Redwood National and State Parks (RNSP) is unusual in that many of the parks' ecosystems were not in a healthy condition when the parks were established or expanded. In 2018, 55% (more than 70,000 acres) of the forests in RNSP are second-growth forests. These grew up after the old-growth redwoods were clear cut and these young, second-growth forests are greatly degraded in their health. Only 30% (40,000 acres) of RNSP is old-growth redwood forests.

More than 38,000 acres (70%) of the Redwood Creek watershed lands included in the national park's 1978 expansion were heavily disturbed timberlands. The 1978 aquisition included 415 miles of failing and abandoned logging roads.

Del Norte Coast Redwoods State Park expanded in 2002 with the addition of twenty-five thousand acres in the Mill Creek watershed. This aquisition of logged-over lands included 329 miles of logging roads (not including skid roads or fire breaks). Those hundreds of miles of logging roads create more than scars on the landscape. When these roads fail, they cause landslides that can, and have, destroyed hillsides of old-growth redwoods. During the decades of logging, miles and miles of creeks and streams were also buried by debris and fill - causing a collapse of natural river systems, and the decimation of trout and salmon habitats.
The Future Of Restoration

RNSP is seen as a leader in efforts to restore of a variety of habitats and ecosystems. Since the late 1970s, great leaps forward in science, forestry, state and private partnerships, and park management have occurred to make these innovative restoration programs occur. At Redwood National and State Parks, more than 300-miles of legacy logging roads have been removed, thousands of acres of young forests have been treated, and hundreds of unnatural stream crossings and barriers have also been repaired or removed. But, there still is a lot more to do.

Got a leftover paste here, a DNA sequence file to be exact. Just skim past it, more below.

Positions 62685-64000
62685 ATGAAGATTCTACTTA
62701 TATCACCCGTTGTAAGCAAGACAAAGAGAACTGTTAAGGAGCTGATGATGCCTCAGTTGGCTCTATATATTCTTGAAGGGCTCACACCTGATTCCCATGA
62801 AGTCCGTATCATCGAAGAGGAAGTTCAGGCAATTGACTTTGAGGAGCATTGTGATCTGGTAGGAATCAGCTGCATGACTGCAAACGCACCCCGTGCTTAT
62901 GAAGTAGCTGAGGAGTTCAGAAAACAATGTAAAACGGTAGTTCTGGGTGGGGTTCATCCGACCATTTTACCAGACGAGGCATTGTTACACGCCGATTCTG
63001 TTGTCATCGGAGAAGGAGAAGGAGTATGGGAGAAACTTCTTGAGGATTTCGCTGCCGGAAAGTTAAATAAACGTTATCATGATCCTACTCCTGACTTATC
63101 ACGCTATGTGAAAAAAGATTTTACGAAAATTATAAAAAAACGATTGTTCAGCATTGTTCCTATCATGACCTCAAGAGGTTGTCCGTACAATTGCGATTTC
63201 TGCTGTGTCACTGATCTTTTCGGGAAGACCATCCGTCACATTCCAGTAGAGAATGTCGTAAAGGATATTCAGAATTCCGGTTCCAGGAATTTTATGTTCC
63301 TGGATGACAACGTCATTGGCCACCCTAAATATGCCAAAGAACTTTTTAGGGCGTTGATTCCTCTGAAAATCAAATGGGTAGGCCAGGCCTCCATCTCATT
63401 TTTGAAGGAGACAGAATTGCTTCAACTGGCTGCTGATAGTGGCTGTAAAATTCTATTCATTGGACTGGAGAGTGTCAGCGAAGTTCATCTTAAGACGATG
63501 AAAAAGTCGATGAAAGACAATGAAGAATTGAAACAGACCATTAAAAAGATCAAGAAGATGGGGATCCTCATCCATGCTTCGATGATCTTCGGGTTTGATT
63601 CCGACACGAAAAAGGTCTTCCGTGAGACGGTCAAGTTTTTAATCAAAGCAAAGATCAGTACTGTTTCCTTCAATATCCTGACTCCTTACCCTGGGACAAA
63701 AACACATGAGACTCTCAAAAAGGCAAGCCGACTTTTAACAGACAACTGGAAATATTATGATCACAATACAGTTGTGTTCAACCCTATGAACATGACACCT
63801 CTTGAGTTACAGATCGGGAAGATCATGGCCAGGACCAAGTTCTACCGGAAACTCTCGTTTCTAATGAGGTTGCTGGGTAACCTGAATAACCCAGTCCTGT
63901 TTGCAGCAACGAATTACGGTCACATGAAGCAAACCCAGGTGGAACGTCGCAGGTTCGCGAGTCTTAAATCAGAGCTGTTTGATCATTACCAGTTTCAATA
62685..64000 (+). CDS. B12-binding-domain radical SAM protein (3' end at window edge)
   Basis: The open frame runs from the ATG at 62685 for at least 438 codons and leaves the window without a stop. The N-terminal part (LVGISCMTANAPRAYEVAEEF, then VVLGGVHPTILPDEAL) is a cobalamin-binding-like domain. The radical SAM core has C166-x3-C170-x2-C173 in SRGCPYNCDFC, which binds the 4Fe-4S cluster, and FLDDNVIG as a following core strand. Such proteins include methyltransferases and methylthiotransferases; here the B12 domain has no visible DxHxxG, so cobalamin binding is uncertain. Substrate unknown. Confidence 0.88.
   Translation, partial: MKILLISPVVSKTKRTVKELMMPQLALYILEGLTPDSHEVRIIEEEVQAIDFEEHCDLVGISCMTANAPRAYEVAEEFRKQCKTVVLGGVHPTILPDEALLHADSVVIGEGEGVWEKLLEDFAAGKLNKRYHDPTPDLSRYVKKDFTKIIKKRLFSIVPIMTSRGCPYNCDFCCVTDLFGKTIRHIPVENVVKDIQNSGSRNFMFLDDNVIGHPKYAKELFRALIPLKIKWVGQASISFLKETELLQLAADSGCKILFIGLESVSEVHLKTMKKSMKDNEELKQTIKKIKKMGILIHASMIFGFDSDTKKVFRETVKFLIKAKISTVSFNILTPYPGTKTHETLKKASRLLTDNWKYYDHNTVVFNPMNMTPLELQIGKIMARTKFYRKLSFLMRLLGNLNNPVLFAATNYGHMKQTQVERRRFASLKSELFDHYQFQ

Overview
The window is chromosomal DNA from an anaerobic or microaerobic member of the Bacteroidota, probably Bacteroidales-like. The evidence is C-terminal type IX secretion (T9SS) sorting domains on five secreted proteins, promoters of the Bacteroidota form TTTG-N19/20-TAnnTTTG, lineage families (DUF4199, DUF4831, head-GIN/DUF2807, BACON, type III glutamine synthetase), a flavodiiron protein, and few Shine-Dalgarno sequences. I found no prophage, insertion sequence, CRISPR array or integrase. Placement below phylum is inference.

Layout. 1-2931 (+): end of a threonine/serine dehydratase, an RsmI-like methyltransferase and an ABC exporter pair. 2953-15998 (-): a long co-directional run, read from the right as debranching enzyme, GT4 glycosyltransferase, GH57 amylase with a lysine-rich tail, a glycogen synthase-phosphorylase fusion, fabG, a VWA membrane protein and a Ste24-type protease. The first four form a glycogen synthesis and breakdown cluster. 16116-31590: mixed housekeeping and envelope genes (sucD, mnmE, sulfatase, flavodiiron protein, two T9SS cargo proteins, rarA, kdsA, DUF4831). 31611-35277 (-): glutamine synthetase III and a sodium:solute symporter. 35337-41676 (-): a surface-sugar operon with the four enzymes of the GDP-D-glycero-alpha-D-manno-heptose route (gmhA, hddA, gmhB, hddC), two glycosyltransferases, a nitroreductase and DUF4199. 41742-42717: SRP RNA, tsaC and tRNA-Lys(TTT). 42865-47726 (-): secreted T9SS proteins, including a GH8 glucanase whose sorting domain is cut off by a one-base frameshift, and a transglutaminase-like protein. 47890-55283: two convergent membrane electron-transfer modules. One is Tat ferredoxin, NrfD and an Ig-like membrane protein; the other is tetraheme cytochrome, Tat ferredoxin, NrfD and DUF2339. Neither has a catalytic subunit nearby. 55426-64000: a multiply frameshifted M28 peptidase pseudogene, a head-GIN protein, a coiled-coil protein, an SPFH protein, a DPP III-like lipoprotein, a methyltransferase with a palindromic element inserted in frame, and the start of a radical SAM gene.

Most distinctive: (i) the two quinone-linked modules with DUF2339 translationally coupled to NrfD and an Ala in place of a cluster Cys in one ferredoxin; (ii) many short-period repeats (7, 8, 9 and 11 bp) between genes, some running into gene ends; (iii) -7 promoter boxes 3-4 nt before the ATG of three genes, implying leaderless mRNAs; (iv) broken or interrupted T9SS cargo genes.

Redwoods Rising is an exciting and new massive landscape-scale restoration program. Its focus is on the Greater Mill Creek (GMC) and Greater Prairie Creek (GPC) watersheds. These are important riparian areas where old-growth redwoods had been logged. These watersheds make up tens of thousands of acres of second-growth forests which we are slowly treating. The goal is that in a few human life-times, these once-logged landscapes will once again have healthy streams, rivers, and be covered with old-growth redwood forests. You can watch a short video how Redwoods Rising Is Putting Damaged Forests On A Better Path.

Redwoods Rising will bring economic benefits to the community, and is ultimately likely to create additional hiking and biking opportunies in the park for visitors.

We invite you find out what is going on behind the scenes. These are your parks.


Experiences In Old-Growth and Second-Growth Forests

Visitors walk through old-growth redwood trees Visitors walk through old-growth redwood trees

Left image
In old-growth forests, hikers walk past tall and wide redwood trees and lots of plant diversity.
Credit: Save the Redwoods League: Andrew Slack

Right image
In second-growth forests, hikers see only crowded and skinny Douglas-fir trees and few redwoods trees.
Credit: Save the Redwoods League: Andrew Slack

There are visual differences between old-growth and second-growth forests. This not only impacts the visitor experience, but the quantity and diversity of wildlife that live in the forests.

Last updated: April 7, 2022

Park footer

Contact Info

Mailing Address:

1111 Second Street
Crescent City, CA 95531


707 464-6101

Contact Us